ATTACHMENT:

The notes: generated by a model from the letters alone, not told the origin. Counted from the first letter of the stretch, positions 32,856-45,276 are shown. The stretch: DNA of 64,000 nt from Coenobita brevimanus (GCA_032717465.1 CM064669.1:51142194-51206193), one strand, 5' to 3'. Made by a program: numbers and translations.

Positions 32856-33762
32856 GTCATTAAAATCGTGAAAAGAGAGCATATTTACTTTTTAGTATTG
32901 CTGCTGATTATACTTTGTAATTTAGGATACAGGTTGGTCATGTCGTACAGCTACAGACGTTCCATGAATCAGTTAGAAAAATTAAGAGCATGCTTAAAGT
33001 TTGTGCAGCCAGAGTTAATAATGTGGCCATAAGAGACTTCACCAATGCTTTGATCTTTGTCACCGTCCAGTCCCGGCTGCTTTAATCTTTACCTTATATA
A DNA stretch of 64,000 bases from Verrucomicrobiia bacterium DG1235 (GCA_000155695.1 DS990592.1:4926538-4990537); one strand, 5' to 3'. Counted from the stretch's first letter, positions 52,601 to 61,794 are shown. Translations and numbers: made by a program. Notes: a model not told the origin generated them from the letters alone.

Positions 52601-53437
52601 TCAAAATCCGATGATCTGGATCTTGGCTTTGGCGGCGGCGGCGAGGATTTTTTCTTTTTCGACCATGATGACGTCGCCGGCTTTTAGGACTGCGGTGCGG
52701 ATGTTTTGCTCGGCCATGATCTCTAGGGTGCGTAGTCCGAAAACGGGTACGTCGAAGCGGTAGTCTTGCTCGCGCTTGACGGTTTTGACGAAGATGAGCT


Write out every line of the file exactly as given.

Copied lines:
The notes: generated by a model from the letters alone, not told the origin. Counted from the first letter of the stretch, positions 32,856-45,276 are shown. The stretch: DNA of 64,000 nt from Coenobita brevimanus (GCA_032717465.1 CM064669.1:51142194-51206193), one strand, 5' to 3'. Made by a program: numbers and translations.

Positions 32856-33762
32856 GTCATTAAAATCGTGAAAAGAGAGCATATTTACTTTTTAGTATTG
32901 CTGCTGATTATACTTTGTAATTTAGGATACAGGTTGGTCATGTCGTACAGCTACAGACGTTCCATGAATCAGTTAGAAAAATTAAGAGCATGCTTAAAGT
33001 TTGTGCAGCCAGAGTTAATAATGTGGCCATAAGAGACTTCACCAATGCTTTGATCTTTGTCACCGTCCAGTCCCGGCTGCTTTAATCTTTACCTTATATA
A DNA stretch of 64,000 bases from Verrucomicrobiia bacterium DG1235 (GCA_000155695.1 DS990592.1:4926538-4990537); one strand, 5' to 3'. Counted from the stretch's first letter, positions 52,601 to 61,794 are shown. Translations and numbers: made by a program. Notes: a model not told the origin generated them from the letters alone.

Positions 52601-53437
52601 TCAAAATCCGATGATCTGGATCTTGGCTTTGGCGGCGGCGGCGAGGATTTTTTCTTTTTCGACCATGATGACGTCGCCGGCTTTTAGGACTGCGGTGCGG
52701 ATGTTTTGCTCGGCCATGATCTCTAGGGTGCGTAGTCCGAAAACGGGTACGTCGAAGCGGTAGTCTTGCTCGCGCTTGACGGTTTTGACGAAGATGAGCT